Bee Roots for 2024-04-03

The table provides clues for the roots of words in today's NY Times Spelling Bee. You're responsible for prefixes, suffixes, tense changes, plurals, doubling consonants before suffixes, and alternate spellings of roots. An exception: since Sam won't allow S, when the root contains an S, the clue may be for a plural or suffixed form. "Mice" for example. If a clue isn't self-explanatory, try googling it. The TL;DR about the site comes after the table.

Past clues are available here

Today's puzzle
  • Letters: P/EIKLUY
  • Words: 33
  • Points: 103
  • Pangrams: 1

Table content

  • with first two letters of answer and length
answers coveredanswer's first two lettersanswer's lengthclue for root (answer may need prefix, suffix, tense change, alt spelling, ...)
1EP4Fencing sword
1KE4Retain (an item)
1KE4Large brown algae seaweed
1KE6Water spirit of Scottish folklore, typically taking the form of a horse
1KE4Flat-topped French military hat that de Gaulle wore
1LI5Body part with which you kiss
1PE4Quick furtive look (…-a-boo baby game), not mountaintop
1PE4Skin of a fruit, noun; or to remove it, verb
1PE4Baby bird sound, Easter marshmallow, or a furtive look
1PE4Chinese toy dog, slang abbr., not mountaintop
1PE5Energy, liveliness, noun/verb
1PI4“Star Trek” Enterprise captain (Christopher) before Kirk, pointy stick weapon, or “highway” slang abbr.
1PI4Heap, stack (dirty laundry, raked leaves, etc.), noun/verb
1PI6Crash involving several vehicles, or accumulation (of work, e.g.), compound
1PI4Tablet of medicine
1PI4Copper or plastic tube that carries water, noun; or to move liquid in one, verb; decorate a cake with icing
1PL4Ballét bénd
1PU4Vomit, informal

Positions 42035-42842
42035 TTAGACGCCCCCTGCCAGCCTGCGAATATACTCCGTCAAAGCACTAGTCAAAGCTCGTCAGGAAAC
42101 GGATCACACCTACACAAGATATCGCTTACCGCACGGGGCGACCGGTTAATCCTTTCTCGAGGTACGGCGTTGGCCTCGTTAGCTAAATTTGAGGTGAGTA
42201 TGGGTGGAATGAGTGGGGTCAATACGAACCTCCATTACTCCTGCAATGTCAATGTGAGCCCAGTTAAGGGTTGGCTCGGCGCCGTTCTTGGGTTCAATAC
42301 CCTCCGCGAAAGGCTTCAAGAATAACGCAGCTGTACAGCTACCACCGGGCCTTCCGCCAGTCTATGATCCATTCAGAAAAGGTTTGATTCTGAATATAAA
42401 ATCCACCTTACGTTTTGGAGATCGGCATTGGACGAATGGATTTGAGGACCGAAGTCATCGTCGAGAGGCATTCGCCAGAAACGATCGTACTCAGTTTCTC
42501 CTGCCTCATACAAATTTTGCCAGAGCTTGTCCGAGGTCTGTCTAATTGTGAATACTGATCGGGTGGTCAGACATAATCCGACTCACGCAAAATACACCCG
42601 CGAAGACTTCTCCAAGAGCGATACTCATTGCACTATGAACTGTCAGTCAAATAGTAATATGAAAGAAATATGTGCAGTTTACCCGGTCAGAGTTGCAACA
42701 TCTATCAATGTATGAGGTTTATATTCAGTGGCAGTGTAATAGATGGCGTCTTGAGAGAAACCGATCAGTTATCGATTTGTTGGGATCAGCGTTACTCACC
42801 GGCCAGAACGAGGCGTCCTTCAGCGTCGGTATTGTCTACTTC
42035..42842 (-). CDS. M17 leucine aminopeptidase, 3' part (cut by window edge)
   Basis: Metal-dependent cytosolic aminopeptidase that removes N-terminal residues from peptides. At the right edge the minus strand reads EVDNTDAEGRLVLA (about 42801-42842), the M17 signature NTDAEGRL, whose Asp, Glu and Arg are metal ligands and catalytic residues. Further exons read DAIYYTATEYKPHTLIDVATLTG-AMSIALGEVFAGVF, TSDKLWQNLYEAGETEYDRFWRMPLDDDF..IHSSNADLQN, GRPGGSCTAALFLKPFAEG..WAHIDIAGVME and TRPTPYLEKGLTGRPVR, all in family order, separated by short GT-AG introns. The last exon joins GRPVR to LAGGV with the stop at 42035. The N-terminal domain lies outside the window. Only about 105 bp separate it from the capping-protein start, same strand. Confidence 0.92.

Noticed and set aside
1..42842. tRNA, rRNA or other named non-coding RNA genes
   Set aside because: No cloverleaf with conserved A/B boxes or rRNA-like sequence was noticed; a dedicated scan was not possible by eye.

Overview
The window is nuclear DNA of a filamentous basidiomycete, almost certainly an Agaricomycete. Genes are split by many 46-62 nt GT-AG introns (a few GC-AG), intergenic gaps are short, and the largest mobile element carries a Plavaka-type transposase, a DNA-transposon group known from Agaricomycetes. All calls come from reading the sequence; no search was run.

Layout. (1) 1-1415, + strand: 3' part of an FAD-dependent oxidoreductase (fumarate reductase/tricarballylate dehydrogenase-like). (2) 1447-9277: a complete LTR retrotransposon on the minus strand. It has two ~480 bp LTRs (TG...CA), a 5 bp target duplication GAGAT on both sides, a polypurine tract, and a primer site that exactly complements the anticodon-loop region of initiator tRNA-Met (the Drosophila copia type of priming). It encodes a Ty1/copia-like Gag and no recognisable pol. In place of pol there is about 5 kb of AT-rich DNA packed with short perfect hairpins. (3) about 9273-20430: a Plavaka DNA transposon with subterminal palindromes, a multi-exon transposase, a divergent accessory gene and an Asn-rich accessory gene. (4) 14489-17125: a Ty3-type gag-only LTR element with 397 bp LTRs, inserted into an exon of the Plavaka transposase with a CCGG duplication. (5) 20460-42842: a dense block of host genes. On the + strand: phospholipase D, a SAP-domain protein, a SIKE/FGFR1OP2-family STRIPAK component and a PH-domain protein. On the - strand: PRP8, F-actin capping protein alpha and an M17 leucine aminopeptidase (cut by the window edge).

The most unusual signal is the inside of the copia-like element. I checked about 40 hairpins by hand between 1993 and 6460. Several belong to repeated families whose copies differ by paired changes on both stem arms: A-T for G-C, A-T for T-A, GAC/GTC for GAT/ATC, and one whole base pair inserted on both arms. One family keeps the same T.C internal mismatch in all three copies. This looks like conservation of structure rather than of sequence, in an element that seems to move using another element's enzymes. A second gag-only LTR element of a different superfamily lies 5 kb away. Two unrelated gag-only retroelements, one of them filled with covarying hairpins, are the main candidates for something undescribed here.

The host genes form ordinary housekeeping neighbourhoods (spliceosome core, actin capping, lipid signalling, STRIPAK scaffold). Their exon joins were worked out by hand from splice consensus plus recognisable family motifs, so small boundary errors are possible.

1PU4Literary for “whimper” (usually ends in –ING)
1PU4Hungarian herding dog with dreadlocks
1PU4Tug on, verb
1PU6Wheel with a grooved rim around which a cord passes
2PU4,5Soft, wet, shapeless mass (“… Fiction” film), or floating bits of fruit in orange juice, noun/verb
1PU5Student, or black dot at center of eye
1PU5Young dog
1PU9Resembling a young dog, compound pangram
1UP6Maintenance (lawn, e.g.), compound (uses “retain” verb), noun
1YE4Short, sharp cry of pain; or business review site & app
1YI4Slang exclamation of pain; usually plural
1YI6Expression of wild excitement or delight (…kay yay)
1YI6Member of a radical antiestablishment group founded in the US in 1967 & favoring theatrical gestures & stunts
1YU6Young person with a well-paid job and a fashionable lifestyle (based on Young Urban Professional)

About this site

This site provides clues for a day's New York Times Spelling Bee puzzle. It follows in Kevin Davis' footsteps. The original set of 4,500 clues came from him, and they still make up about three quarters of the current clue set.

The "Bee Roots" approach is to provide explicit clues for root words, not every word. As logophiles, we are pretty good at putting on prefixes and suffixes, changing tense, and forming plurals (including Latin plurals!). The clues cover root words, arranged alphabetically by root word, with a count of words in the puzzle that come from each root. For example, if a puzzle includes ROAM and ROAMING, there will be a clue for ROAM and a count of 2. The root may not appear in the puzzle at all; for example, the 2021-07-23 Bee included ICED, DEICE, and DEICED. For such a puzzle, the clue would be for ICE with a word count of 3.

The Bee Roots approach involves judgement sometimes. For example, if a puzzle includes LOVE, LOVED, and LOVELY, how many roots are needed to cover them? LOVE and LOVED share the root LOVE, certainly, but LOVELY is tricky. LOVE is part of its etymology, but by now, the word means "exquisitely beautiful," which is a lot farther from the meaning of LOVE than swithcing to past tense. I'm inclined to treat LOVE and LOVELY as separate roots. You may not agree, which is fine. Another thing we logophiles share is a LOVE of arguing about words on Twitter.

A few words can have one meaning as a suffixed form and another as a stand-alone word. EVENING, for example. In those cases I will use the meaning that I think is more common.

One last complication, until another one pops up: a few roots have multiple spellings, for example LOLLYGAG and LALLYGAG. Depending on the day's letters, and maybe even the editor's whims, one or both could be in the puzzle's answer list. With such roots, you could see a word count of 2, even if there are no applicable prefixes or suffixes.

I will do my best to keep this site up to date and helpful (I hope). Check it out, and tweet feedback to @donswartwout Tweet to @donswartwout